The Lord’s Promise of Joy

Today, in some parts of the world, is the Solemnity of the Ascension of the Lord. You probably must have heard about “Ascension Thursday”, right? Yes, traditionally, the Solemnity of the Ascension of the Lord has been celebrated “40 days after Easter” in keeping with the Scriptural reference in Acts: “He presented himself alive to them by many proofs after he had suffered, appearing to them during forty days and speaking about the kingdom of God” (Acts 1:3).

Easter is a moveable feast, being celebrated on a different date in March or April every year. But 40 days after Easter (which is a moveable feast), will always be a Thursday. For pastoral reasons, different countries and dioceses have transferred the Solemnity of the Ascension, to the Seventh Sunday of Easter. But some other countries retain the traditional “Ascension Thursday”. No doubt, in the Vatican City, today is Ascension. But Italy (which is the closest to the Vatican City geographically) shifts the celebration to the 7th Sunday of Easter, likewise some other countries.

Before writing this reflection, I tried to consider the fact that majority of the countries have today as simply Thursday of the 6th Week of Easter, and not Ascension. Therefore, our reflection is on the Gospel of the (ferial) day.

“A Little While”

What Jesus is saying seems incomprehensible. The disciples’ questions express this: “What does this mean that he is saying to us, ‘A little while and you will not see me, and again a little while and you will see me,’ and ‘Because I am going to the Father’?” In fact, Jesus does not answer the questions they ask him at all, instead he invites them to trust.

Cost of Discipleship

For Jesus, the disciples will be tested, they will suffer a lot, they will be alone in a hostile situation, abandoned to a world that rejoices in the death of Jesus and the seeming triumph of evil. He, however, assures that their sadness will turn into joy. “You will be afflicted, but your sadness will turn into joy.”

Sometimes we think that following Jesus is the guarantee for a complete happy life devoid of problems, the guarantee of serenity, of imperturbable peace, of a life made only of beautiful things. But all these expectations find a void in the face of the cross, the suffering, the pain that we touch with our hands every day. Such “guarantees” do not exist, and much less can we seek them by following Jesus.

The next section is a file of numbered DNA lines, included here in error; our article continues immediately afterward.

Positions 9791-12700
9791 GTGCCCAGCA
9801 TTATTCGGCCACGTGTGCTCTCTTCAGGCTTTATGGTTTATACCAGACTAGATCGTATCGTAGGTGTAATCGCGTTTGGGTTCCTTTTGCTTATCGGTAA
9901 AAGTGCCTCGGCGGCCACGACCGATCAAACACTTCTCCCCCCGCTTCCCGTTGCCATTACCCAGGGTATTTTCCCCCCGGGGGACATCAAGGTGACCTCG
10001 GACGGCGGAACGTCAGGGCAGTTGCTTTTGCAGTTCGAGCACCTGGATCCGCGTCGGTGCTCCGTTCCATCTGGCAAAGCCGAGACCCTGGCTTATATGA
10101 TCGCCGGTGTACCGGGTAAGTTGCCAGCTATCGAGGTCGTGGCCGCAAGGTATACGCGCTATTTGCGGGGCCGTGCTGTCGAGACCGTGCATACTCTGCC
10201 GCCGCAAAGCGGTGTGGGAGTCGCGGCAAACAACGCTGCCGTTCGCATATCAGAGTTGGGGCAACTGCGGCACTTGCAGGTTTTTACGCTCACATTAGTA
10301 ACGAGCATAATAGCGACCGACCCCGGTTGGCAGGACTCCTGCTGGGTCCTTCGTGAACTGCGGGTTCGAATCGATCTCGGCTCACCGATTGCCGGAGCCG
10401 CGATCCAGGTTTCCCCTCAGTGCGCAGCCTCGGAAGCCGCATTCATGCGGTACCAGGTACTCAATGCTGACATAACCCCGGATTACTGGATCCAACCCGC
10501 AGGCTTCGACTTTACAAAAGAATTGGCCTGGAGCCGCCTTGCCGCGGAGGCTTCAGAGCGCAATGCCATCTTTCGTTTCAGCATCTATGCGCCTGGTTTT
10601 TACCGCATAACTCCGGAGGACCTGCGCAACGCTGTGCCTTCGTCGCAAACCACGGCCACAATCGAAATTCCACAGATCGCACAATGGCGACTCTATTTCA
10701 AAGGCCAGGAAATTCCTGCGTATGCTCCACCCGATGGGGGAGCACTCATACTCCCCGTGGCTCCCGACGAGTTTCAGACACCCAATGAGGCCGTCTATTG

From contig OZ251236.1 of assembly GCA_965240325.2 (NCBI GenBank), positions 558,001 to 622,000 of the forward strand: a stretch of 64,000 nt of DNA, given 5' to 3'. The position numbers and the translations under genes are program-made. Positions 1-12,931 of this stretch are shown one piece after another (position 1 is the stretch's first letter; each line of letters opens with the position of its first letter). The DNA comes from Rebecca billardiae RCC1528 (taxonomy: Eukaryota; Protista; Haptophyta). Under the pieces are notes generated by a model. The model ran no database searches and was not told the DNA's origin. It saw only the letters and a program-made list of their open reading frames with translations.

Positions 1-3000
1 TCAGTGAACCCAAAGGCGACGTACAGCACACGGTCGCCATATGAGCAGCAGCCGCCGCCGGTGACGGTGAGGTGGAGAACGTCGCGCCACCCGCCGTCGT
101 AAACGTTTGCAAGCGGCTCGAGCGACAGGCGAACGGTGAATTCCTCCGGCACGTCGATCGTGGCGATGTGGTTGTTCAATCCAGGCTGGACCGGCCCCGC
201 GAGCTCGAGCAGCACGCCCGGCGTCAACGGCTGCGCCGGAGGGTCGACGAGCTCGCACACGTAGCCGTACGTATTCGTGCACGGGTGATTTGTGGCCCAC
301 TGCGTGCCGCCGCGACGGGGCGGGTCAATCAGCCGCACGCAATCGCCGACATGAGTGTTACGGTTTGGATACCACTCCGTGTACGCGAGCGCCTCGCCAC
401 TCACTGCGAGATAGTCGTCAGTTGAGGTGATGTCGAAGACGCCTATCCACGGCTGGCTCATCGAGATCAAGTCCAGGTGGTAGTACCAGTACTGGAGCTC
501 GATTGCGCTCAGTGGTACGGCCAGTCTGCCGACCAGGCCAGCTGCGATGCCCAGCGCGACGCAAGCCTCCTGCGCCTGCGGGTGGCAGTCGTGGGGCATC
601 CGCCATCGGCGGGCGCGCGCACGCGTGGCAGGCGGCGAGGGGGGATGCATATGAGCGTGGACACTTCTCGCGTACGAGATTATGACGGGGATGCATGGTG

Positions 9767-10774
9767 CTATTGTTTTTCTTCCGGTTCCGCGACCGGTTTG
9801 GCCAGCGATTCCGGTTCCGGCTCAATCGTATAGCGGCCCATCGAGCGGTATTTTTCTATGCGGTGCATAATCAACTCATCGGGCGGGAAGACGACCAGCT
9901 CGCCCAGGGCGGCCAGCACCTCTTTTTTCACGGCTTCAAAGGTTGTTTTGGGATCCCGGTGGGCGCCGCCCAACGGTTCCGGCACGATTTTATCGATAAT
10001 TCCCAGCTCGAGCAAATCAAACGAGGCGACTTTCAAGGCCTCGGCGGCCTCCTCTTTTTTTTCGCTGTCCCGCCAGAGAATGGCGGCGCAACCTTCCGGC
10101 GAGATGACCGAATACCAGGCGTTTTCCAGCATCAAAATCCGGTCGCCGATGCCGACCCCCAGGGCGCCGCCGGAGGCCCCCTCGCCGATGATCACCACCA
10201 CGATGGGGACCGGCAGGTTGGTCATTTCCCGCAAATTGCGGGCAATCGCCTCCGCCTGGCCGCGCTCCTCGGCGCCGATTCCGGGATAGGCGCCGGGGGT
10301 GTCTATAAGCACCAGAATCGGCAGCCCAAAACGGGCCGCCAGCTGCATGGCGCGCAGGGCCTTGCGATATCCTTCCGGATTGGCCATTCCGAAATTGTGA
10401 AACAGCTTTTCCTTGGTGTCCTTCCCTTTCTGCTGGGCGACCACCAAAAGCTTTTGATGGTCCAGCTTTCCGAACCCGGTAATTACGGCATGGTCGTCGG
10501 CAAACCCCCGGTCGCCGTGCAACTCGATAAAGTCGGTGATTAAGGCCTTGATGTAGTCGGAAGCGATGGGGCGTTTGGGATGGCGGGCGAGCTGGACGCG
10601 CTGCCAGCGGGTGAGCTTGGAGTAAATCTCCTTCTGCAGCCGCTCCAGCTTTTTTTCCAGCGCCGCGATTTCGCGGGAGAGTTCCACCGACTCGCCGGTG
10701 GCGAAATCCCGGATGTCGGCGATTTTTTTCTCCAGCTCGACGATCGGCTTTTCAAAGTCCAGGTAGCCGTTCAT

Other Side of the Coin

There may also be the other side of the coin and that is to think that following Jesus entails only sacrifice, mortification, prohibition; hence the guarantee for a sad life. This is also what Christianity is not.

Your Grief Will Become Joy

What then is this joy of which Jesus speaks? It is a joy that is found in a deeper level: a joy that cannot simply be understood intellectually, but which we can only experience. A joy that doesn’t avoid pain, but that is capable of going through it and surpassing it. The joy of Jesus is that of those who love him. He who does not love cannot be joyful. Joy and love walk together. Christian joy has its source in love, it is a ray of love. And the source of love is God: “God is love” (1 Jn 4:8). One of my favorite Bible verses is Psalm 90:15 – a particular translation has it thus: “give us joy to balance our affliction.”


Are you, at the moment, experiencing sorrow, sadness, grief or difficult challenges in life? My prayer is for God to grant you joy to balance your affliction, and may your sorrow turn into joy. Amen.

[Readings: Acts 18:1-8; Jn 16:16-20]

Fr. John Bosco Obiako

Fr. JohnBosco Obiako is a priest of the Catholic Diocese of Orlu, Nigeria. He is a doctoral student of Philosophy at the Pontifical Gregorian University, Rome - Italy, with a special interest in Philosophy and Ethics of technology. He also provides spiritual and pastoral services as Chaplain to African Anglophone Catholic Community in the Diocese of Prato, Italy. Email contact: [email protected]

Leave a Comment